Vineyarders looking to obtain a high school degree through the General Education Development (GED) exam will soon see a new version of the test.
The state Department of Education announced recently that it will offer a new high school equivalency test in place of the GED.
The state has contracted with the nonprofit Educational Testing Service (ETS) to administer the High School Equivalency Test or HiSET instead of the GED, the state’s equivalency credential exam since 1945.
Marketed as an affordable alternative, HiSET was chosen among three new tests, including a revised GED, in part for its flexibility.
The change was announced at a recent regional high school committee meeting.
While all new test providers promised to evaluate higher-level cognitive skills than before, ETS agreed to make the adjustments to the curriculum slowly, said JC Considine, director of board and media relations at the Department of Elementary and Secondary Education.
“The great appeal is that ETS is going to gradually incorporate the higher standards,” he said.
The former GED cost $70. The state has not yet determined the fee structure for the HiSET, but is expected to do so within the next few weeks.
And while GED’s new test is only available via computer, ETS will give testing centers a choice to offer pencil and paper or computer-based testing, or both.
The regional high school, a GED testing center since the late 1970s, plans to offer the new test, with details still being worked out.
“We will make every effort to continue to do it here, but exactly what the test will look like is uncertain,” said Jeffrey Agnoli who has administered the test at the high school since 1996.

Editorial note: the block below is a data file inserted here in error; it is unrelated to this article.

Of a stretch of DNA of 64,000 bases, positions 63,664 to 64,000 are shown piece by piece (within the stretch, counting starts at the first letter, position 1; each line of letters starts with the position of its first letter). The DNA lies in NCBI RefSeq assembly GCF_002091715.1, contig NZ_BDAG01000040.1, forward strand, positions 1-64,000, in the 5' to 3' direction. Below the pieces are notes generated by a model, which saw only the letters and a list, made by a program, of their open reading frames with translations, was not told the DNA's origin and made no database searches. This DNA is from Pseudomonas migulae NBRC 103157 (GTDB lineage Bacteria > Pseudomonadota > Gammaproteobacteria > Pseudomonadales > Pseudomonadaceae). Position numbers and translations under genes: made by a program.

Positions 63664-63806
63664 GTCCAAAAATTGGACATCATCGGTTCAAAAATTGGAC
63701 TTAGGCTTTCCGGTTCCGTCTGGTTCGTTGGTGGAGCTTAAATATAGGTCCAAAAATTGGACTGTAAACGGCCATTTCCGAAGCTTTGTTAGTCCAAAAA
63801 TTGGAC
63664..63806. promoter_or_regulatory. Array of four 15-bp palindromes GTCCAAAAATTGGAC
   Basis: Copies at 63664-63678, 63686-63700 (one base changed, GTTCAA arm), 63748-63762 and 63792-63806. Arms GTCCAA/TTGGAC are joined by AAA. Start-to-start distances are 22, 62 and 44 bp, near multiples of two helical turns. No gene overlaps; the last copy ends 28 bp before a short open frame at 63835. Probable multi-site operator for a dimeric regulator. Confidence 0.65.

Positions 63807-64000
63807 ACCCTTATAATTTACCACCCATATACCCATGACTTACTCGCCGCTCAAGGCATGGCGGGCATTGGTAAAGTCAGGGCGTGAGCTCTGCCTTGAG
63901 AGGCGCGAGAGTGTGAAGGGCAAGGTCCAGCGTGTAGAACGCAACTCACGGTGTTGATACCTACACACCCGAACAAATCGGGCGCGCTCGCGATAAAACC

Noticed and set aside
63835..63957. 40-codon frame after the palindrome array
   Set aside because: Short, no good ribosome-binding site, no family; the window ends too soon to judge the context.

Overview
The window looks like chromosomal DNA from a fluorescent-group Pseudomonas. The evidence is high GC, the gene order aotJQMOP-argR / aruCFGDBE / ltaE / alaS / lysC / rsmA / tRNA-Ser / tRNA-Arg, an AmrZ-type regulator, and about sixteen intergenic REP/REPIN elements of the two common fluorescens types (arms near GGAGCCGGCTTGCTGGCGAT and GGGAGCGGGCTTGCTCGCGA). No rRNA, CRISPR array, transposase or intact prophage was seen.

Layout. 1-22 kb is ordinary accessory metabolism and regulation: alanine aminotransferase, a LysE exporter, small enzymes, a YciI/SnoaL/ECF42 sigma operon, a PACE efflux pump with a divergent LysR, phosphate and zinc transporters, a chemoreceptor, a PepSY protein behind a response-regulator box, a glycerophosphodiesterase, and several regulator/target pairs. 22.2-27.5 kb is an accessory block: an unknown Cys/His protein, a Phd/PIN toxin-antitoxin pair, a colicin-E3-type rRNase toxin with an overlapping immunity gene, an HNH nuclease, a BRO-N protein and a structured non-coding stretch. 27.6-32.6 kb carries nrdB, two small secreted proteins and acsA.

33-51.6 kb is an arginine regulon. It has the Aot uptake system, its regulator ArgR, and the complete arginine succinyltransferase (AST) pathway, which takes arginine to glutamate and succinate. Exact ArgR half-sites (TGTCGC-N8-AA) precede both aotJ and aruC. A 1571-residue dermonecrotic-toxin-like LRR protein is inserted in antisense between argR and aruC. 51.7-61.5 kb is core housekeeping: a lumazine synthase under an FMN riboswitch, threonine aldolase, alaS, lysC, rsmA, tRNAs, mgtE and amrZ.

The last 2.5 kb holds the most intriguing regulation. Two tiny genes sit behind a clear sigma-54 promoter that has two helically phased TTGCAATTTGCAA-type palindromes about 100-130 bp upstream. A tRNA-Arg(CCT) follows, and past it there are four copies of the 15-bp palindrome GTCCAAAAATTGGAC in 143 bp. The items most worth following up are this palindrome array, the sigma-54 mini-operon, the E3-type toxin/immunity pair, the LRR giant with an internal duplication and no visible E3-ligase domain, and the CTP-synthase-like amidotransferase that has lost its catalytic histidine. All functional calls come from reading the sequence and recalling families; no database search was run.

It’s likely that the test will be offered on the Island in pencil and paper form first, with computerized options forthcoming, Mr. Considine said.
Mr. Agnoli isn’t sure when the test will be available or when training will be developed to prepare students to take the test.
The state has said it will introduce the new test in late January or early February.
On the Vineyard, 27 people passed the GED test last year, including five inmates at the county jail. Between a third and half of registrants are within two years of leaving high school, Mr. Agnoli said.
Many Islanders take the test because they need it to move onto the next step in licensing in the trades, or to enroll in college courses, he said.
He said he hopes the new test will be up and running as soon as possible.
“A delay means a delay in life plans that they have set in motion, and my concern is that we get back online as quickly as we can,” Mr. Agnoli said.
Over the next three years, the HiSet will work to align with the Common Core, a standard curriculum adopted in many states including Massachusetts. The test, like the old GED, will take a little more than seven hours to complete.
Throughout the commonwealth, some 11,000 adults seek an equivalency credential each year.
Islanders interested in taking the test in the near future can contact Mr. Agnoli at email@example.com.